As soon as the new gaming app Pokémon Go released in early July, fans of the Pokémon universe were hitting the streets in search of their favorite animated monsters. People were bumping into each other at the store, on sidewalks and around public squares while they tossed Pokéballs at elusive Pikachus.
Everybody was laughing. That is until a 28-year-old got behind the wheel of his car in Auburn, New York, pulled out his phone and started hunting Pokémon while on the road.
Now, that young man's blue sedan is a crumpled heap, and the huge tree isn't doing much better. The driver suffered some lacerations and bruises - which makes him a bit of a lucky man. He admitted to officers that he was trying to catch one of the cartoon monsters and drifted off the road and straight into a tree. Ouch!
Keep safety a priority
While the allure of snagging your missing Rhyhorn or Magicarp is undeniable, when setting out to hunt Pokémon, it is still important to remember you are responsible for your personal safety and those around you. That begins with avoiding distracted driving.
Police departments are fond of reminding you not to use a hand-held device for talking or texting behind the wheel. However, holding up your smartphone while searching the sky, roadside and under the bumper of the car in front of you is just as distracting, and dangerous, as sending off a tweet to your BFF announcing the capture of Pikachu.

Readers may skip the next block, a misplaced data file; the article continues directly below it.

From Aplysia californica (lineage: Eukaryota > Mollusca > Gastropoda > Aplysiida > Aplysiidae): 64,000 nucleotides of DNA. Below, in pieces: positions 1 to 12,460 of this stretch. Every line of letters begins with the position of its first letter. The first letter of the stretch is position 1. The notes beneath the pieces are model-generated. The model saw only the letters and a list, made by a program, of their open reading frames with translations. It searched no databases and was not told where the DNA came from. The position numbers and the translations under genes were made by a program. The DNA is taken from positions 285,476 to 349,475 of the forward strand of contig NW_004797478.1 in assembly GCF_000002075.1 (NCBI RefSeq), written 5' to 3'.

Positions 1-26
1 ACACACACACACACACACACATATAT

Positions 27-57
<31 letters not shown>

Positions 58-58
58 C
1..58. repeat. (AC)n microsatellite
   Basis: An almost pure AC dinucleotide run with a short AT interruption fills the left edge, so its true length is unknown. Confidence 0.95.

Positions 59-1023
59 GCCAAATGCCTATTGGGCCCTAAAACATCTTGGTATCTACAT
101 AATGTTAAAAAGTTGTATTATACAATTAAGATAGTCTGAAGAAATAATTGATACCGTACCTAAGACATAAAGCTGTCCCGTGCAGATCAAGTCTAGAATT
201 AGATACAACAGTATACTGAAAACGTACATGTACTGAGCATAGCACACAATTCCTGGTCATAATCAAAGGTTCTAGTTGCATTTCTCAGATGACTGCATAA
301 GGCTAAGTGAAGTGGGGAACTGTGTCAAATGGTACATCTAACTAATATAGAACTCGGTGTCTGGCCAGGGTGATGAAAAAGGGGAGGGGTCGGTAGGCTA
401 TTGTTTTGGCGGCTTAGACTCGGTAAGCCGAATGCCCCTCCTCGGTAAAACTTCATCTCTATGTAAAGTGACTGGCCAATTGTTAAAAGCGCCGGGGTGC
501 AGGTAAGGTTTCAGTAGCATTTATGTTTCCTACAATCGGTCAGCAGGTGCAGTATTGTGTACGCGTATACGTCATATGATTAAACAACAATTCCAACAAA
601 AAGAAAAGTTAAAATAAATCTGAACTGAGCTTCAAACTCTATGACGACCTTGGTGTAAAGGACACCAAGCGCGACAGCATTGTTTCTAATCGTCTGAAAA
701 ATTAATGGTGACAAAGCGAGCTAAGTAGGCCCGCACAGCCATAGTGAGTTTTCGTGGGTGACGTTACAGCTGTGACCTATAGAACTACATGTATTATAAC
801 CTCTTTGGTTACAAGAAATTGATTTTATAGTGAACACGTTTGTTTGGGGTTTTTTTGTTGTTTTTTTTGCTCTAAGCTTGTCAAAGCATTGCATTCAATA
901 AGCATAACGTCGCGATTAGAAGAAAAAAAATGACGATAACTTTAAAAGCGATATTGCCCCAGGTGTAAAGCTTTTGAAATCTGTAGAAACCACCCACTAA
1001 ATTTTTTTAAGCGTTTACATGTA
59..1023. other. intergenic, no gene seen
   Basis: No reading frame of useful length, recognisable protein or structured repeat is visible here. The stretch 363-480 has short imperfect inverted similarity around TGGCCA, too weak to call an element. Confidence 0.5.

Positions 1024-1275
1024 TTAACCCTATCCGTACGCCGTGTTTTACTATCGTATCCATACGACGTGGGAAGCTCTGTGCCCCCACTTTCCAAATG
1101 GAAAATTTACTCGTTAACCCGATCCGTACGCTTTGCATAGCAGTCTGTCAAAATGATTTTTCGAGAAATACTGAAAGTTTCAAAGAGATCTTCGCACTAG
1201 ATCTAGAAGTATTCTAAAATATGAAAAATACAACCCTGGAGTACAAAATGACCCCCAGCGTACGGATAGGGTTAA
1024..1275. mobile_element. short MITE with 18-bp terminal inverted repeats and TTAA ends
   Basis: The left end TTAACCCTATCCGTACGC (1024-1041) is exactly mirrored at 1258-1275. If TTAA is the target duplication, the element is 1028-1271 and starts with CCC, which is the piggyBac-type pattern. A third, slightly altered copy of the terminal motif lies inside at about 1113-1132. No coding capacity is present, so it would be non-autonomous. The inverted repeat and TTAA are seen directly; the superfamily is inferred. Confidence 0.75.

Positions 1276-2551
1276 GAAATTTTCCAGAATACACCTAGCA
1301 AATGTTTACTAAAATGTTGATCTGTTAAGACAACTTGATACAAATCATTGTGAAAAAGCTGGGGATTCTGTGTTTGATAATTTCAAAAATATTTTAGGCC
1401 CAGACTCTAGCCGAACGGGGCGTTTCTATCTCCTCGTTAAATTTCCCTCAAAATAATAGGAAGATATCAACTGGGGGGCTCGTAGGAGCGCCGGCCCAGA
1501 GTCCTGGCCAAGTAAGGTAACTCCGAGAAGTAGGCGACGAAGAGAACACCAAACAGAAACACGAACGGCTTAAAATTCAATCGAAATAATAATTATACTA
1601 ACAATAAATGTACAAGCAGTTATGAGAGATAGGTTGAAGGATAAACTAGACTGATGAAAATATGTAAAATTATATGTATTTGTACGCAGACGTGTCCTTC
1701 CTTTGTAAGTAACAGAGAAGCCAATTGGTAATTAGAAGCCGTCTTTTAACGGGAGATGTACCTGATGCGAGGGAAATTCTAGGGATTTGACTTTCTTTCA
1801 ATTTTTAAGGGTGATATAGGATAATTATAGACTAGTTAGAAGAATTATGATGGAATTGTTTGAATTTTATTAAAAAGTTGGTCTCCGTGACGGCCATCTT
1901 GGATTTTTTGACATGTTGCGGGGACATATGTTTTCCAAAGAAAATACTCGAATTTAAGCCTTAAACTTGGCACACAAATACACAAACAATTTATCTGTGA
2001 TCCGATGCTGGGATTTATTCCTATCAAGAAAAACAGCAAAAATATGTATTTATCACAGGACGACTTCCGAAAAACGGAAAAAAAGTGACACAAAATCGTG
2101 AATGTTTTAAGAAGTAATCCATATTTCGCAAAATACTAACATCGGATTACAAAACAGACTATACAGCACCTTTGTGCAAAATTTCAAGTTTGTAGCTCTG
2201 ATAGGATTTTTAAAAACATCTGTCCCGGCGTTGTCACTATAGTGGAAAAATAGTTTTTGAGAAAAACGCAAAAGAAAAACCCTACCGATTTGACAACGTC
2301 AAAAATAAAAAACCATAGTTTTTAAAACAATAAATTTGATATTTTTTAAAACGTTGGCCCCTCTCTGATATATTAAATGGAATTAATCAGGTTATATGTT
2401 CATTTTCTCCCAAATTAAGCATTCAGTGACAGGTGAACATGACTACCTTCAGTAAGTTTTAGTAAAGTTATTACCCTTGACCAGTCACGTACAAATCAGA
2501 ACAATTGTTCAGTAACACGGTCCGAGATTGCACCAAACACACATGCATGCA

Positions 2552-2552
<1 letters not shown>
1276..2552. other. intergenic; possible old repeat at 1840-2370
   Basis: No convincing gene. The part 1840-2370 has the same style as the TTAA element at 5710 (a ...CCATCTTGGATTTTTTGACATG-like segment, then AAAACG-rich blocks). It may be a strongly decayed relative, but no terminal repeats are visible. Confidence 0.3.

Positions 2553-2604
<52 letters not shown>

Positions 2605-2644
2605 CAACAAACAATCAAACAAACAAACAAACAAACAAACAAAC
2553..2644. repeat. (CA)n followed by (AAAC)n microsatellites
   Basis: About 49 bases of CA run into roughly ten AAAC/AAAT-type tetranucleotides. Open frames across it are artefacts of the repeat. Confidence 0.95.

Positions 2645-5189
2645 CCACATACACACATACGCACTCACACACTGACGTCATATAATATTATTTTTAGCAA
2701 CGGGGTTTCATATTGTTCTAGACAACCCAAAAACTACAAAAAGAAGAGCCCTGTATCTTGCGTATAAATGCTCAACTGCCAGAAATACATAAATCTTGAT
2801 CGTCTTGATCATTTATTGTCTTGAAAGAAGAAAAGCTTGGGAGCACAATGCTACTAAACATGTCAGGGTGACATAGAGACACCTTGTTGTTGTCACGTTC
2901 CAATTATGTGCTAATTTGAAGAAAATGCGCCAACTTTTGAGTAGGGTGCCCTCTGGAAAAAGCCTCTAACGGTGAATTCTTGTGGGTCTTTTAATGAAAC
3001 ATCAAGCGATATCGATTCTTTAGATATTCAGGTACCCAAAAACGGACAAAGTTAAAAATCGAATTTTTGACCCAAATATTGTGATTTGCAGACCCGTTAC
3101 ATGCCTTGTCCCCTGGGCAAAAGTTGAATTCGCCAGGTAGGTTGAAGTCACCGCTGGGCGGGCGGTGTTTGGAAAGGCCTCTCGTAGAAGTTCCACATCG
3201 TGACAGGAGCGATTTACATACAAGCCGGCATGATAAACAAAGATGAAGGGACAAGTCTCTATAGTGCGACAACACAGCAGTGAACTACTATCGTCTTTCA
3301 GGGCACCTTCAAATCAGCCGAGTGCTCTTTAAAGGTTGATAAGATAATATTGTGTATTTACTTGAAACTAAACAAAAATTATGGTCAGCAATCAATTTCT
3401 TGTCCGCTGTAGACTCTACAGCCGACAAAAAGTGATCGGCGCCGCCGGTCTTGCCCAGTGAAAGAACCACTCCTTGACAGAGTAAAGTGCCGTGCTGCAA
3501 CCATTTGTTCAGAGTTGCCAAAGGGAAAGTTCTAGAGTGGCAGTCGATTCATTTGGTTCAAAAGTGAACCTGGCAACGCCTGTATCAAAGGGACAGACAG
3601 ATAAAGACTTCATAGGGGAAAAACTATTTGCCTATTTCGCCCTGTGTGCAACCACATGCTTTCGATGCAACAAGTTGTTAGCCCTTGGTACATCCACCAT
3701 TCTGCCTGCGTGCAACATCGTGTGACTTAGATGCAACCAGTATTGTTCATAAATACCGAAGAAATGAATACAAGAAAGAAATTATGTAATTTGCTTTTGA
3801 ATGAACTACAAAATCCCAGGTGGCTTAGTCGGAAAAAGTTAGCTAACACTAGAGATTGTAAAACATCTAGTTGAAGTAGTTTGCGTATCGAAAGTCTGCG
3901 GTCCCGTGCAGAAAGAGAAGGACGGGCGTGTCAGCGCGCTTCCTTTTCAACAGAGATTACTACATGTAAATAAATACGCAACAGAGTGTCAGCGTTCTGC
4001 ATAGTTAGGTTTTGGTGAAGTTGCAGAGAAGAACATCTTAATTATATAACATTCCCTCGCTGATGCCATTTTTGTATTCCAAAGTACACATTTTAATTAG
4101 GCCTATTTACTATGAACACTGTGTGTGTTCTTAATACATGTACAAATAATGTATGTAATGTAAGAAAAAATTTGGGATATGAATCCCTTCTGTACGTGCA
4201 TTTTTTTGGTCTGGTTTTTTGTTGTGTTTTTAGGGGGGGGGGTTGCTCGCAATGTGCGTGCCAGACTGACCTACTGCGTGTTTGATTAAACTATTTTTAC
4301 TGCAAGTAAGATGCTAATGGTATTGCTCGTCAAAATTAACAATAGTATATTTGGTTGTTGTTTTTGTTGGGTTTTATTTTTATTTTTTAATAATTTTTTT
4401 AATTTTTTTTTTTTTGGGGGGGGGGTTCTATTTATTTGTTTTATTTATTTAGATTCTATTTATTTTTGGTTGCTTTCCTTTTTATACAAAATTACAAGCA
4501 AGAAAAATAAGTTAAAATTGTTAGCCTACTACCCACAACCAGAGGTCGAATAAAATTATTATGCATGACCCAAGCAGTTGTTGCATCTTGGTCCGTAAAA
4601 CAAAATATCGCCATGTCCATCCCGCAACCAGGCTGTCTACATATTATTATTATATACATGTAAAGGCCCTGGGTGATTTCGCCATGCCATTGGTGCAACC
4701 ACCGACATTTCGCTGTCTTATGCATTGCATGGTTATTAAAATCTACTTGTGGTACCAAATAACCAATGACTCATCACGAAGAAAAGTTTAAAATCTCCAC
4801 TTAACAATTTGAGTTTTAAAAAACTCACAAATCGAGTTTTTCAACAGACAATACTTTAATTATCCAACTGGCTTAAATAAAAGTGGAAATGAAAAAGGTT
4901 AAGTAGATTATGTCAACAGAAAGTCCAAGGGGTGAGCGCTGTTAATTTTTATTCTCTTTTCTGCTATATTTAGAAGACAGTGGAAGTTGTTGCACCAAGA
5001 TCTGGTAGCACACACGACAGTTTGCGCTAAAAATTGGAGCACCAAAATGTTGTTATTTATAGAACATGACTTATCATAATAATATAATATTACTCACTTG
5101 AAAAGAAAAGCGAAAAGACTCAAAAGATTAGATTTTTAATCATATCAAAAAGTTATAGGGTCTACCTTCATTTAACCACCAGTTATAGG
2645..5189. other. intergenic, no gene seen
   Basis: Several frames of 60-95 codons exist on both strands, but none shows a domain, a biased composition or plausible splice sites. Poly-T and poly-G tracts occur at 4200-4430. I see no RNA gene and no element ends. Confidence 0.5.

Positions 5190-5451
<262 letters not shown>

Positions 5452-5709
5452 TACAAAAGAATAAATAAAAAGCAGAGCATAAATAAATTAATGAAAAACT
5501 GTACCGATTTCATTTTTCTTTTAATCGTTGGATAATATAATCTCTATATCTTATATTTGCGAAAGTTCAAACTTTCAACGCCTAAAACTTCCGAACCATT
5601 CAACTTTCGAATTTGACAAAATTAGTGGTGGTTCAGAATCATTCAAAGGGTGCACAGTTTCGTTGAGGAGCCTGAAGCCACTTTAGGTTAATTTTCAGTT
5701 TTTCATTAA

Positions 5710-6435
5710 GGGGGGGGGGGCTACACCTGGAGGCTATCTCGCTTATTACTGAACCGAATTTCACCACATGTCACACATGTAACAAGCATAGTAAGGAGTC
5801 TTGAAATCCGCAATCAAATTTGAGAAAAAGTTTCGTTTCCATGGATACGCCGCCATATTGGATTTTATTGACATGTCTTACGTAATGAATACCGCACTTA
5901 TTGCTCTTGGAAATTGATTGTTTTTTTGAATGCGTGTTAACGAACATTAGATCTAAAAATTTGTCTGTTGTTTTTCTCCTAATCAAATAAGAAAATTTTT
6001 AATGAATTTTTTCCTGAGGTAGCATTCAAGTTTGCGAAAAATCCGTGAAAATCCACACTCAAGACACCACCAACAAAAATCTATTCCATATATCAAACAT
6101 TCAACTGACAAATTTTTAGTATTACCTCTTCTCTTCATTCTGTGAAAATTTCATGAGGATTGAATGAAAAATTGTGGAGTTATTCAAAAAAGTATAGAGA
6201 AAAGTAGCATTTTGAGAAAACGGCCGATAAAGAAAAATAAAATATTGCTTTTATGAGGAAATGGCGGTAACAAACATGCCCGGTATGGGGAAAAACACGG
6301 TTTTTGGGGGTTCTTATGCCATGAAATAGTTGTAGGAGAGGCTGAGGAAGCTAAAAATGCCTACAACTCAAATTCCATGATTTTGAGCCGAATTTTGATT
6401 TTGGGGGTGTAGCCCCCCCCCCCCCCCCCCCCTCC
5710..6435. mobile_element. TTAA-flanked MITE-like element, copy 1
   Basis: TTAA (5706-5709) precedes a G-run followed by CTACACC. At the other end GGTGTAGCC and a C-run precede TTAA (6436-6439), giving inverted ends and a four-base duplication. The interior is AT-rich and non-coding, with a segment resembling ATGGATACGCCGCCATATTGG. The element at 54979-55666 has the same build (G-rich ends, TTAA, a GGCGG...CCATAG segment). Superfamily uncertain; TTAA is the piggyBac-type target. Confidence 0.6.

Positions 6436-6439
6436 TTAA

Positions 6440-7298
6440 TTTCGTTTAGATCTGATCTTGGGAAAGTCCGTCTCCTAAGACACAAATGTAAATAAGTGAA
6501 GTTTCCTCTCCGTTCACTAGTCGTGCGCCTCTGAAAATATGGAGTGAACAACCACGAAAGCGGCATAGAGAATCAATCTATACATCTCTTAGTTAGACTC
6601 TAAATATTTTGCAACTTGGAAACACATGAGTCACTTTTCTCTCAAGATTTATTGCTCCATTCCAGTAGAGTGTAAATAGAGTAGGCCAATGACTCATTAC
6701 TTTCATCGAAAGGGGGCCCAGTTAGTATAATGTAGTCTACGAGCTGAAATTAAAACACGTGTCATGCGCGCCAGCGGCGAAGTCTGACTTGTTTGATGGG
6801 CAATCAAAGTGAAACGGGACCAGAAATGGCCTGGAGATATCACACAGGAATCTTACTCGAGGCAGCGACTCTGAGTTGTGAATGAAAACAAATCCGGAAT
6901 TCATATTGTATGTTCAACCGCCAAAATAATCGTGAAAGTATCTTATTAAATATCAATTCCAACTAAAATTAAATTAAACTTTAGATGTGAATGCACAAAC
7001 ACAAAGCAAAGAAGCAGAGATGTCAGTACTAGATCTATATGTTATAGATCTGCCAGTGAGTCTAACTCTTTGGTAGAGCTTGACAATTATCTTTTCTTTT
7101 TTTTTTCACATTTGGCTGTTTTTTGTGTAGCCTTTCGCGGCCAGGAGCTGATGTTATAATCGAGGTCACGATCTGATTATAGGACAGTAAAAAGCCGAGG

If you can't deny the compulsion of grabbing your phone while sitting in traffic, it might be better to lock up your Pokémon Go enabled device in the glovebox until you get to the next Pokémon gym. Out of sight might not be out of mind, but at least it will be out of reach.
Besides, is adding to your Pokédex more important than keeping your car in one piece, your passenger and others out of the hospital, and your driving points to a minimum?
If you are ready to go hunting with your friends, do so safely.
- Hunt Pokémon with a friend, and stop them from walking into traffic too.
- Only use a smartphone while in the passenger seat of the car.
- Stay aware of your surroundings. If you wouldn't walk down that alley on a normal day, don't do it while chasing a Diglett.
- Avoid trespassing. Private property is still private.
- Avoid sharing your location on social media with strangers
"Play safe and stay safe," may not be the hippest slogan, but it is one that could save your life, the lives of others and keep you out of unnecessary trouble with the law.